Best Practices

Please consider the following before you start building your MariaDB database.

What are your goals for the database?

  • How will your database will be used?
  • Are there any security restrictions on the data?
  • Once built, will the database be static or do you plan to update it?
  • Who should have access and can they make changes to the database?

Planning your database

  • Knowing your data well is a crucial first step
    • datatypes, value ranges, missing data, row counts
    • primary keys
    • determine whether cleanup is required before importing
  • Feel free to talk with us about database concepts and architecture, engine, datatypes, importing, handling missing and null values and other questions
  • Table architecture should reflect the right mix of leveraging the efficiency of  relational data and usability for the analysis
  • Getting the data ready for importation
    • as you clean the data keep interim files in case you need to modify any changes
    • determine whether the delimiter is appropriate for loading the data (see Delimiters)

Fully document the preparation and building of the database

  • Design
  • Entity-relationship diagram
  • Steps in cleaning and preparing raw data for importation
  • Column naming is an important part of documentation
    • names should descriptive and usable
    • names should be consistent
    • avoid using spaces and quoted identifiers in names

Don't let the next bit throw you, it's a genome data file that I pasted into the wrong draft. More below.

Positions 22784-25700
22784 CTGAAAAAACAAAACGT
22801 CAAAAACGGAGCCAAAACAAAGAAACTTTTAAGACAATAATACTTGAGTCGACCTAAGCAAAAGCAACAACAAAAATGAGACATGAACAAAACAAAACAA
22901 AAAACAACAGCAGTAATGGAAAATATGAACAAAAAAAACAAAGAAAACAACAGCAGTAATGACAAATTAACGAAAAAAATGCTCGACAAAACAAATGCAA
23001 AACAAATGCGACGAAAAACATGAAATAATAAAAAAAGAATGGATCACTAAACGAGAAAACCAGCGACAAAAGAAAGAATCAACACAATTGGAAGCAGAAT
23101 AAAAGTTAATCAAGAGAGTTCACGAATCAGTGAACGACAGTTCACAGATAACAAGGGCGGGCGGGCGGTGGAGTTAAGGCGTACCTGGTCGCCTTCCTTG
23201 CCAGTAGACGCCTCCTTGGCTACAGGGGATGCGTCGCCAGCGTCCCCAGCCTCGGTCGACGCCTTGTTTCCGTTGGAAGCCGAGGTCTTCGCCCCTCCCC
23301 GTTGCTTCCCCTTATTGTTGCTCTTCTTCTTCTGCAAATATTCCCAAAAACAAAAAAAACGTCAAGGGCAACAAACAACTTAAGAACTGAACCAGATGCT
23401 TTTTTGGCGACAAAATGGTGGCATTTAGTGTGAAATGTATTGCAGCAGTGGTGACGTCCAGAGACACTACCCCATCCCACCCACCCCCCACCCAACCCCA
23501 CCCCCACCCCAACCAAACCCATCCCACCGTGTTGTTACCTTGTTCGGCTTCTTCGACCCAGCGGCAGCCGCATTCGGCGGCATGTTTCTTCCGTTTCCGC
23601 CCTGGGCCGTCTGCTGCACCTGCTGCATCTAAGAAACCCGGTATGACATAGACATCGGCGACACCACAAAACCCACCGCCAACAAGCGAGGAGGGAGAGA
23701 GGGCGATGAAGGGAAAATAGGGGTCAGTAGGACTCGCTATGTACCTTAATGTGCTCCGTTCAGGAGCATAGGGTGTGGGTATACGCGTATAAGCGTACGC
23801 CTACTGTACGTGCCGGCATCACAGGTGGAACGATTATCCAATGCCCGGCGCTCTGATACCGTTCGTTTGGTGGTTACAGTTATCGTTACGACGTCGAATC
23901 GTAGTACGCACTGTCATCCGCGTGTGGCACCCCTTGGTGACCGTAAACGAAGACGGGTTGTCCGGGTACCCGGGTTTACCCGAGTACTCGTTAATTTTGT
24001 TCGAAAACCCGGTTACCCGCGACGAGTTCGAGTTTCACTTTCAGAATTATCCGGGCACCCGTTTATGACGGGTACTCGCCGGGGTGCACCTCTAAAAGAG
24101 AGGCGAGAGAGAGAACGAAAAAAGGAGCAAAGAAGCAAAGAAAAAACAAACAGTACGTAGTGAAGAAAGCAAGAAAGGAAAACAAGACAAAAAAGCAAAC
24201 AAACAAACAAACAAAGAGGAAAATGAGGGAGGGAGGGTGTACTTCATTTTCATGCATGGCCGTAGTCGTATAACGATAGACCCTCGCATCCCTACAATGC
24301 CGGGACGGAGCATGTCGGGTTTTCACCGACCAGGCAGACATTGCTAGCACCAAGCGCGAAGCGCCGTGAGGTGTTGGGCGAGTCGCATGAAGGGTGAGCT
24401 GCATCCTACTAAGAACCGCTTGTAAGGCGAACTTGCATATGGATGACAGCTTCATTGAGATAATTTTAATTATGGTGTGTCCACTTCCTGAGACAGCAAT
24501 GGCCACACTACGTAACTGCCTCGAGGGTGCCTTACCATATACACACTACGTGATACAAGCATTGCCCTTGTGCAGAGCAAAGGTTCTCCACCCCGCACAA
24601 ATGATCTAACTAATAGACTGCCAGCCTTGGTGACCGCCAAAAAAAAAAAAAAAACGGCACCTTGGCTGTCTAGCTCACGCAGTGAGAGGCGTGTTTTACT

• consider how the names will be used in queries

Data definition language

  • Choosing appropriate data types
    • type, length and sign of numeric columns
    • features of fixed or variable length character, text and binary columns
    • row enumeration, auto-increment requirements
    • dates and time columns
    • consider the usability of text fields
      • consider how non-categorical text fields will be used
      • consider a separate (linked) table for large text fields; text may be analyzed differently
      • avoid string literals
    • the CREATE TABLE statement

Loading data

  • Determine whether you need to turn off logging during your data load
  • Analyze any warnings during loading
  • Test loads of tables are highly recommended
  • Import tests are useful to assess appropriateness of data type choices
  • Testing is a timesaver, especially if the full tables will be large
  • Testing may uncover unforeseen data problems

Analysis of your data using SQL

  • Index key columns
  • We recommend querying your data and building analysis tables in your ‘personal’ database rather than in your research (production) database.
  • Consider whether the use of temporary tables when doing complex joins will save time
  • Use SHOW EXPLAIN when your query is running to fine-tune the SQL 
  • Use SELECT * only if needed
  • data analysis may be run via SQL scripts in the client, on the command line or passed through code written in R, Python, SAS and other applications
  • Use ORDER BY only if needed; it is more efficient to sort in a front-end program

 

Resources:

MariaDB Knowledge Base

Database Building

Conceptual Design and the Entity-Relationship Diagram

          Table Statements

          Data Definition

SQL

Basic SQL Statements

Getting Data from MariaDB

Useful MariaDB Queries

Joining Tables

Operators and Built-in Functions

Data Manipulation: SELECT, INSERT, UPDATE, DELETE